The remains of an armed cargo vessel which foundered in the area off Dunwich, thought to have been some time between 1536 and 1600.
The site was located in October 1993 by Southwold fisherman who recovered ship timbers and concreted shot in a trawl. The site was inspected by a local diver and archaeologist in June 1994; a bronze gun and other wreck material was discovered. The gun was subsequently raised and treated in a specially constructed tank at Sizewell B Nuclear Power Station.
The gun is thought to be a type produced by Remigy de Halut in c.1540, and this is supported by his name being visible on two of the guns that remain on the seabed, both dated to 1554. Details of the recovered gun have been published in both the Journal of the Ordnance Society and the International Journal of Nautical Archaeology.
Designation Order (No 1): No.1842, 1994
Made: 12th July 1994
Laid Before Parliament: 13th July 1994
Coming into Force: 14th July 1994
Protected area: 100 meters within 52 15.14 N 001 38.53 E
Designation Order: No.2395, 2004
Made: 12th September 2004
Laid before Parliament: 14th September 2004
Coming into force: 5th October 2004
Protected Area: 100 metres within 52 15.1647 N 001 38.4321 E
No part of the restricted area lies above the high-water mark of ordinary spring tides.
Originally thought to be a Dutch warship lost in the nearby Battle of Sole Bay in 1672, the dating of the cannon to 1554 provides a terminus post quem.
The Dunwich Bank wreck was discovered in 1993 when a local fisherman found a piece of timber with more than fifty cannonballs embedded in it. Further searches at the site by the Suffolk Underwater Studies Unit revealed further wreck material and a bronze cannon which was recovered.
This area of the Suffolk coastline is subject to erosion caused by subsidence and southward longshore sediment movement caused by dominant north-easterly wave action. The submerged medieval settlement of Dunwich lies to the north-west of the Dunwich Bank site. The seabed comprises two distinct layers, which may possibly be further broken down. The artefacts are located in a hard, stony, lower layer, in which the extensive presence of cobbles and boulders has been recorded, (suggested as possible ballast). Above this layer is a fairly level layer of very soft silt and mixed coarse and fine sand, apparently subject to extensive erosion and re-deposition.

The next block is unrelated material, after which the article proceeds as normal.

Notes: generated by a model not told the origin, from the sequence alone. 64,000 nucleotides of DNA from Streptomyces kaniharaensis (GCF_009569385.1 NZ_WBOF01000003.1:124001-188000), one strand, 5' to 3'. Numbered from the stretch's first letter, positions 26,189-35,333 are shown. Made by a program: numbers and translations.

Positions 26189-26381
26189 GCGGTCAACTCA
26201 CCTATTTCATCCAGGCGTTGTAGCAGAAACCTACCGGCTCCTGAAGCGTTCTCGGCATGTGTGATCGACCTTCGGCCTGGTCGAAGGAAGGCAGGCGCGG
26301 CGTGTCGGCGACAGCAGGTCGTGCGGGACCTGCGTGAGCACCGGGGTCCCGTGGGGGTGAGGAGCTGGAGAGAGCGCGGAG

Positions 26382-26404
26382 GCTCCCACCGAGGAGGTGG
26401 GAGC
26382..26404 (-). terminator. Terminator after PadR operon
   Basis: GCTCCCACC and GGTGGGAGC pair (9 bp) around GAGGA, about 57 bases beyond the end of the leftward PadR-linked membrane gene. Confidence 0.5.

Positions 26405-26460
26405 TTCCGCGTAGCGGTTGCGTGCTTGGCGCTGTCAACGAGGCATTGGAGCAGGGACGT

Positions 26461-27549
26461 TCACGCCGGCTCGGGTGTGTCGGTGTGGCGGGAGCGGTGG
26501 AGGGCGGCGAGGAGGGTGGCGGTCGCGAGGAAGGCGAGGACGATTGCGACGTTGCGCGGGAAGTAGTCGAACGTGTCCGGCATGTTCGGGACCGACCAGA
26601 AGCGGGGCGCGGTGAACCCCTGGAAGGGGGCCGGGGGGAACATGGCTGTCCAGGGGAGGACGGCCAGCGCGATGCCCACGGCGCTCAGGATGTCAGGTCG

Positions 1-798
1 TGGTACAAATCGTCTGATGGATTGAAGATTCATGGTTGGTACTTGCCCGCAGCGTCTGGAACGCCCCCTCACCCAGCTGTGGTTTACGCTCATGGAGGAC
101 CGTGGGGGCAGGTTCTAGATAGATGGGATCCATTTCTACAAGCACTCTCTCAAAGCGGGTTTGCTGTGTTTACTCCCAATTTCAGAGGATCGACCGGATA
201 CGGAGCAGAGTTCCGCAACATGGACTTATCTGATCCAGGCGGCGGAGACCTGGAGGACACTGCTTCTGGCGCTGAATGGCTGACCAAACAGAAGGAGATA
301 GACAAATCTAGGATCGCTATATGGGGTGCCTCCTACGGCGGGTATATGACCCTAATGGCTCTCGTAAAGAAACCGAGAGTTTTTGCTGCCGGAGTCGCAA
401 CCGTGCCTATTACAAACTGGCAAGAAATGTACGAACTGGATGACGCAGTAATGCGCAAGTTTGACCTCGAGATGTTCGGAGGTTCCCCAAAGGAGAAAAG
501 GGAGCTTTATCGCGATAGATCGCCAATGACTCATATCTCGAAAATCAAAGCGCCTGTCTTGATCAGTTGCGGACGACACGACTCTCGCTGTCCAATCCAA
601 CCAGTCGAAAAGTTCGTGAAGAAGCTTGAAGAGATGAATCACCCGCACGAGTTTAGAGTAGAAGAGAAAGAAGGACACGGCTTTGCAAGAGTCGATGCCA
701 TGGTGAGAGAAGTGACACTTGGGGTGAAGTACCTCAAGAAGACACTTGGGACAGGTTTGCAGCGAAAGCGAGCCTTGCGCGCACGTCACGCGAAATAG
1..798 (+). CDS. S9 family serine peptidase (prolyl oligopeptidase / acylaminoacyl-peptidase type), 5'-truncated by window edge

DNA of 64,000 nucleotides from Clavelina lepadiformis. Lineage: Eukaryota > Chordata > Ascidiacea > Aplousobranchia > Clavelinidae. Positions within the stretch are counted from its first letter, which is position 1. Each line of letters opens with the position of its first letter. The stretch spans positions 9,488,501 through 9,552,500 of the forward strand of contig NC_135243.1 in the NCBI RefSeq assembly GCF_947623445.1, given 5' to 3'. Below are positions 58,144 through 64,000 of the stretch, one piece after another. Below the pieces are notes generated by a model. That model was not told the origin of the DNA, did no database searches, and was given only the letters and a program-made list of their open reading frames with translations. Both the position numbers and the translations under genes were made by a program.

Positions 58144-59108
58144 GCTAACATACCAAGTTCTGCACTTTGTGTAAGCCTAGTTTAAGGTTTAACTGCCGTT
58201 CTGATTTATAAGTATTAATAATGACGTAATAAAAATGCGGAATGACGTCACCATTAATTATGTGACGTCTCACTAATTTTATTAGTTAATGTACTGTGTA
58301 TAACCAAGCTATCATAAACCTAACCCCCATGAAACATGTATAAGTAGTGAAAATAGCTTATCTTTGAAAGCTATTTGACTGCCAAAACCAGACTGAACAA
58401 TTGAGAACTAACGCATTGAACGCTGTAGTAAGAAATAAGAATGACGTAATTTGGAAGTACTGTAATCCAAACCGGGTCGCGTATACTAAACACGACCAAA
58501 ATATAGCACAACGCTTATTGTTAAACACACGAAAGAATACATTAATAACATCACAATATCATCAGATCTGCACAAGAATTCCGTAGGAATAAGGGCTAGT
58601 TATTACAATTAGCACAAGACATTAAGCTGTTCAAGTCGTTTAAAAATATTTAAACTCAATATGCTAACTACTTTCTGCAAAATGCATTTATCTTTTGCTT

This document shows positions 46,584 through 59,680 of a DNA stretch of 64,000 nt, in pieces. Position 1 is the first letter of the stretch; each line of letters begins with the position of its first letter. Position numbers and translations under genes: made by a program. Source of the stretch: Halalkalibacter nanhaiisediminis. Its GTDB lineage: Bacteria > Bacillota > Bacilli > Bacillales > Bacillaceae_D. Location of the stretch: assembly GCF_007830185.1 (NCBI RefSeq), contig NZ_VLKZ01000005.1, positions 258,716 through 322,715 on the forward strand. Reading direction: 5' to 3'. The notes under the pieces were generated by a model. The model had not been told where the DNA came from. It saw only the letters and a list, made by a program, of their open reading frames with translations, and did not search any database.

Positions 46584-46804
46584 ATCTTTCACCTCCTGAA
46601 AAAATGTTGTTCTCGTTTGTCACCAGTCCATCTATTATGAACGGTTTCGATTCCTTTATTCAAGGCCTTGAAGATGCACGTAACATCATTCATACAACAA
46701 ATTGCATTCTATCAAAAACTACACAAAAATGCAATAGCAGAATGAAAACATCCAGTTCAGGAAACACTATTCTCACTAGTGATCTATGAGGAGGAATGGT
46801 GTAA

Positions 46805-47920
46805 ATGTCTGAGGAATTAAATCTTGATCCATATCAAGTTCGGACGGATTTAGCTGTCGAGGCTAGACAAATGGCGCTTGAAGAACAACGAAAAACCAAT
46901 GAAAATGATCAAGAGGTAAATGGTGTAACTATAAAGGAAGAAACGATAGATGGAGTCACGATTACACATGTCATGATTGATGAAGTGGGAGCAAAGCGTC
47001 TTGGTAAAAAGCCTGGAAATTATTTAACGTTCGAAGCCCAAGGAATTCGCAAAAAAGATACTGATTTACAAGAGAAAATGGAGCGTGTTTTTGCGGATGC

The main site consists of a small steep-sided wreck mound, surrounded by a scatter of bronze muzzle-loading guns, iron muzzle and breech-loading guns, and various concretions, no more than 650 square metres in extent. Beyond the main site there are a number of shallow depressions within a seabed which is otherwise flat, and appear to indicate the presence of modern debris.
Six pieces of cast bronze muzzle-loading smooth bore ordnance have been recorded on the site by SUS, of which three were located and positioned by both the ADU and WA, and a fourth was salvaged in 1994. This is identified as a Flemish Saker, considered to be cast about 1536-40, and is now on display at Dunwich Museum
The fact that two extant guns of this age have been found on this site is a likely indicator of a 16th century wreck, rather than a Dutch warship involved in the Battle of Sole Bay in 1672, on the grounds that it was rare for Dutch warships to have a gun of this age on board, much less two. However, although the high value of bronze guns would normally preclude their deliberate jettison, an exception may be made for the occasion of a grounded vessel, from which guns would have been heaved overboard in order to lighten [and thereby recover] the vessel.
The recovered gun is thought to have been in the first quarter of its service life, likely to have been cast around 1536 to 1540, within an overall range of 1536 to 1556. This would suggest 1556 as a terminus post quem for the deposit of the gun. A date range of 1536 to 1700 has been suggested, with the greatest likelihood of the loss having occurred 1536-1636. The "working hypothesis" would restrict the date range to about 1536 to 1600, given the fact that at least three of the guns appear to be associated with the same maker.